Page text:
Oh, one thing, the whole story is told by Jean de Metz, who was knight close to Joan during her military career and one her most early believers. I did that to give the story some realistic elements, even though it's fiction, but it's historical fiction. Key word: HISTORICAL :3
Oh, and another thing...boy this is embarassing, um...I'm not really done with this story yet. I plan on making this into a novel one day, but I currently have a lot of writing left to do.
Chapter 1: A Life-changing Encounter
My name Jean de Metz, now 85 years old...and dying. It is the Year of Our Lord, 1493. All those years of toiling as a soldier and the ancient wounds, along with the natural tidings of old age have finally catch up with me, and are taking their toll on my waning body. Now on my death bed while my stiff and aching hand can still manage to hold a feather pen, I am writing about my experiences with Joan of Arc, because I believe it is my duty and God's will that her memory shall be preserved. I have spent all my life fighting for my country's freedom, and the greatest part was with Joan. Oh, how sweet and gentle, and brave and noble she was! It is like she is still living right in front of me. I can almost see her sweet face again, with her beautiful blue eyes, fair skin, slender frame, and that warm and friendly smile that never fails to fill a soul with great joy. Out of all things, that smile is the one that I miss the most. She was such a brilliant tactician and skilled strategist. I remember how she would, in her shining white armor, always stay at the front lines, cheering on her beloved soldiers, bringing victory in her wake. That is a picture that will always stay fresh in my mind. Oh, how glorious our days together was! Until she was horribly betrayed and was captured by the enemy. They tried her unjustly, as the King and France stood silently by, while they burned to death our beloved Maid! I shall now begin my memoir of her, lest my blood pressure gets any higher.
I can remember that it was in the middle of January, the year 1429 that I first met her. I had heard so much about her and was quite curious. My curiosity soon grew so strong, that I just had to search her out. You see, I wasn't much satisfied by the usual order of things in town. I was a young and adventurous fellow, who will gladly spring at any opportunity for excitement!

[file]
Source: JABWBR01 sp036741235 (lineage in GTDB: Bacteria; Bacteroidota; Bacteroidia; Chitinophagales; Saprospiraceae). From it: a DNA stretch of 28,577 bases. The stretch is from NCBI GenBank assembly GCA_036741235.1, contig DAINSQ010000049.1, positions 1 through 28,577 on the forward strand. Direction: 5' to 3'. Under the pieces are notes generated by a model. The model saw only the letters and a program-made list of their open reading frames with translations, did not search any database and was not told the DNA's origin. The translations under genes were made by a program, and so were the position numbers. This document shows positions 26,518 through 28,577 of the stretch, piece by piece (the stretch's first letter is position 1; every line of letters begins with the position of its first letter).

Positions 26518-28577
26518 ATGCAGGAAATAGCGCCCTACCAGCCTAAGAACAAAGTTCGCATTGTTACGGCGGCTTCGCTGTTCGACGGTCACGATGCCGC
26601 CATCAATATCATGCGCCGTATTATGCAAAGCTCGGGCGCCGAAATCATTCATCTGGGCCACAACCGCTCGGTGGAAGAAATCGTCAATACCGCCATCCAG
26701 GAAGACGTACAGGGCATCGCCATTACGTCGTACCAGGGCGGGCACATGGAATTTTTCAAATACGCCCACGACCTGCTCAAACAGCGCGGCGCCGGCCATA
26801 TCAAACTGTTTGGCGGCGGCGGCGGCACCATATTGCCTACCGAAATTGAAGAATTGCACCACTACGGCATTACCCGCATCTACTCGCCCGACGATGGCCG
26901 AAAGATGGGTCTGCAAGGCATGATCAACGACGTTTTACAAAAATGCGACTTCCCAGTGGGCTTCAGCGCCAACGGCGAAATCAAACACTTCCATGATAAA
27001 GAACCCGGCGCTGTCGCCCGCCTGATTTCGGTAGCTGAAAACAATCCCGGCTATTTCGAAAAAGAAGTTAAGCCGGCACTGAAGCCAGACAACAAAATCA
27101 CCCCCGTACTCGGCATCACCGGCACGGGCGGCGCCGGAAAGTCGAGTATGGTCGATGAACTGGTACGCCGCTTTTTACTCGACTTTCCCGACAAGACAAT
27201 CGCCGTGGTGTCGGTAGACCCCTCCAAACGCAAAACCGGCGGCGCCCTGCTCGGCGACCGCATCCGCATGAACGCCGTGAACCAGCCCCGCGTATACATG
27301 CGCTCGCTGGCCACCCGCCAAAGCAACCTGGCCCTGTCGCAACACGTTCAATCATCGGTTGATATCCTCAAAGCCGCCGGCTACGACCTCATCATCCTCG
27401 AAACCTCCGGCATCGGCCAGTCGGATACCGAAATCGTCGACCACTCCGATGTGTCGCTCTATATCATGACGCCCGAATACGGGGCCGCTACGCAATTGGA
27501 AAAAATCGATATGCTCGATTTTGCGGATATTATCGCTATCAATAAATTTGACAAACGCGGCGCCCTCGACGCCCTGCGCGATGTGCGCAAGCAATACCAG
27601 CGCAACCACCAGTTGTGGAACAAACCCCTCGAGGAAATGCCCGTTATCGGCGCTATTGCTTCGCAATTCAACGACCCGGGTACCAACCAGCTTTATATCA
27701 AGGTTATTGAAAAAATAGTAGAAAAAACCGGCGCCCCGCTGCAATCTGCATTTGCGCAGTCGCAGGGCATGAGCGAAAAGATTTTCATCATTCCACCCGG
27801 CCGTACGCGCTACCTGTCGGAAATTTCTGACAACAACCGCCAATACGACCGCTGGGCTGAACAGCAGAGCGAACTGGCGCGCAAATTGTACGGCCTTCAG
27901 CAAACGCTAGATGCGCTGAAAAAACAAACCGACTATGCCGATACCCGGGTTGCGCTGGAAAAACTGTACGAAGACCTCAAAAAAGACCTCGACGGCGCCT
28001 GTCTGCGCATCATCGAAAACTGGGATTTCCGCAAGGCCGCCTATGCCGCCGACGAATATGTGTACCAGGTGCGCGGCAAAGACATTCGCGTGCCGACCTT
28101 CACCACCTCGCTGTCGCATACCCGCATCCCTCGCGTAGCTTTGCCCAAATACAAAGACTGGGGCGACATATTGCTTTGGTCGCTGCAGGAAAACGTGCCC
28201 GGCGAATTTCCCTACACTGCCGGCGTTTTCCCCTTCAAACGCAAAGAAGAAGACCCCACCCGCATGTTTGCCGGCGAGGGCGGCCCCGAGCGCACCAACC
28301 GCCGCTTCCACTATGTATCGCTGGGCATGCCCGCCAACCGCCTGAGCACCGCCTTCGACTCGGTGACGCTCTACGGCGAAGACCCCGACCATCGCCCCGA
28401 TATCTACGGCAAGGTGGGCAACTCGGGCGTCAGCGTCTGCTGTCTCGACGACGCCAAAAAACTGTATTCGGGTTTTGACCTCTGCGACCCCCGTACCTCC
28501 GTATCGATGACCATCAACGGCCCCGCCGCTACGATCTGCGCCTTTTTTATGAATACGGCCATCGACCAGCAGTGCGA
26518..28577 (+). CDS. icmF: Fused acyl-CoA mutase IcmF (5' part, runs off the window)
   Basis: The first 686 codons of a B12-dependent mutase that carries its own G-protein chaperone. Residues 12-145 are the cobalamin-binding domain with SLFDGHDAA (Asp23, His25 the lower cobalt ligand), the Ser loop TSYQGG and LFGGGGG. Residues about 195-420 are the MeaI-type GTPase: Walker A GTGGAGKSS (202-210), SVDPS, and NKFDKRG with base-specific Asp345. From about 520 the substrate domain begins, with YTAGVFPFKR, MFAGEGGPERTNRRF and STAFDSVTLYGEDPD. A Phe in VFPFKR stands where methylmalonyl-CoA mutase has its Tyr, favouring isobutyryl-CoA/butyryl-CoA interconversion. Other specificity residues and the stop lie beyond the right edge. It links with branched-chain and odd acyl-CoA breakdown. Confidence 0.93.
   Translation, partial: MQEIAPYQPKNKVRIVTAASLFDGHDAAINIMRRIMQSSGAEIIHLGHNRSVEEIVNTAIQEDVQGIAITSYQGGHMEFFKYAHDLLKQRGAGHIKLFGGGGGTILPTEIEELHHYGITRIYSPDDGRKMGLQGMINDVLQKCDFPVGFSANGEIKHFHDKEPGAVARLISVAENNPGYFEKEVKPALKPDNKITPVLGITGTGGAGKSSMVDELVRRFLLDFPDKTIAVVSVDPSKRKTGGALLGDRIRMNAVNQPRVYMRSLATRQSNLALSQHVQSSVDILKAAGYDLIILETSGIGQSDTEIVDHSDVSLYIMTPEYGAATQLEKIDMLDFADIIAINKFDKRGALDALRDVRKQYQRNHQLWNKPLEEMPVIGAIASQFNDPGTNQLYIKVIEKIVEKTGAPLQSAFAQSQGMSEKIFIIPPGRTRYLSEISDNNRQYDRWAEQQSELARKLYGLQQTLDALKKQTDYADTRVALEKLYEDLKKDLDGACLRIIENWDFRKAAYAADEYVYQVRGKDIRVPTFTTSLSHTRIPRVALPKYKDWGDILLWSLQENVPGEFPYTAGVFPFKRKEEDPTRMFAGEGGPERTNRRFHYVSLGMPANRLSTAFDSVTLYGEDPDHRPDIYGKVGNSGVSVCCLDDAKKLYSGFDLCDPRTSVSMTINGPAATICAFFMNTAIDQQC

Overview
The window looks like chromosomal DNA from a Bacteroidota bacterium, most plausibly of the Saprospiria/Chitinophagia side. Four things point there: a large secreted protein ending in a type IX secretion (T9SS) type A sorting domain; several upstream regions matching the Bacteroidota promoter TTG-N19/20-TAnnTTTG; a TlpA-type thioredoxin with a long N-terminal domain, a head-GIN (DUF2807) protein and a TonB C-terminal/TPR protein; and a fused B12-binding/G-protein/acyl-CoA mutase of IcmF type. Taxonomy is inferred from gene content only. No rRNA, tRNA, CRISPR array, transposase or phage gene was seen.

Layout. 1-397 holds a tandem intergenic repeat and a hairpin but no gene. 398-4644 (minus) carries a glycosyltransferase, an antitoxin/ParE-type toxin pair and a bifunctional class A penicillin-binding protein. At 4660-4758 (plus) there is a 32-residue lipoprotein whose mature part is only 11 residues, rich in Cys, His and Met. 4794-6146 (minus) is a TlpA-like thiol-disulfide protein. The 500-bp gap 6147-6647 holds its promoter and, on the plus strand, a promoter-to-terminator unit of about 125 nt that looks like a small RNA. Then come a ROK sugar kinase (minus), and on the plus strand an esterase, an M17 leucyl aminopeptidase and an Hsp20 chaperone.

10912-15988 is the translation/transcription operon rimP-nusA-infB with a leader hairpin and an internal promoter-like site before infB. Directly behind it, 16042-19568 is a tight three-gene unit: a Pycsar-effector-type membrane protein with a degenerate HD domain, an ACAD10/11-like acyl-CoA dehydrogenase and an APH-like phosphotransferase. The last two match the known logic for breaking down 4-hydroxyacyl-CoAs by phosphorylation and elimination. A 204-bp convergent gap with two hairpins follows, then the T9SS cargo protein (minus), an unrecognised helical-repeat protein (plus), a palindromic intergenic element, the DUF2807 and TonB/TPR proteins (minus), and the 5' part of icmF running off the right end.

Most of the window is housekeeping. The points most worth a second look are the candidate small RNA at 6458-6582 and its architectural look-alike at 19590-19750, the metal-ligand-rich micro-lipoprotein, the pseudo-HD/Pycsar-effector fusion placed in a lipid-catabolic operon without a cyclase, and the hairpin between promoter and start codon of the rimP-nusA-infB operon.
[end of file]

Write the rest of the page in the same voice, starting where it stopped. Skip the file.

At that time, I was a 22 year old knight working for Robert de Baudricourt, governor of Vaucouleurs. Joan had come in January, to petition Baudricourt to send her to the Dauphin. He said no to her, and now she is staying here until he does.
It was not really difficult task to find her. I was walking down a busy street, when I suddenly came upon this house with a crowd of people around it. "Excuse me, sir, but who does this house belongs to and why the crowd around it?" I asked of man nearby.
"Why-this is the house of Ley Royer, sir!" answered the man quickly. "We are all here to see and talk with Joan the Maid! She says that she is sent by God to save us and crown the Dauphin. I don't know about the others, but I believe in her!"
There, I grinned at the man's simply enthusiastic faith in a lone girl's claims.
"Thank you, kind man", said I graciously, before starting to make my way through the thick crowd. Most of them recognized me as knight in Baudricourt's service and respectfully made way for me. In that fashion, I was able to move easily forward to Joan, who was sitting on the front steps of the home. She was only seventeen years old, and might I say, very pretty. I approached her confidently, for I was still a bit skeptical of her. I spoke suavely to her as if one would talk to children.
"What are you doing here, my fair maiden? Is it not said that the English shall rule France and we all become English?" I could see a fire in her eyes when she looked up at me to answer.
"I have come here to ask Robert de Baudricourt to send me the Dauphin", she sweetly answered. "He has refused me now, but he will eventually send me, for it is my Lord's will that I be sent." I could feel my grin drop from my face, and I grew grave. I could feel her intense gaze piercing into my soul.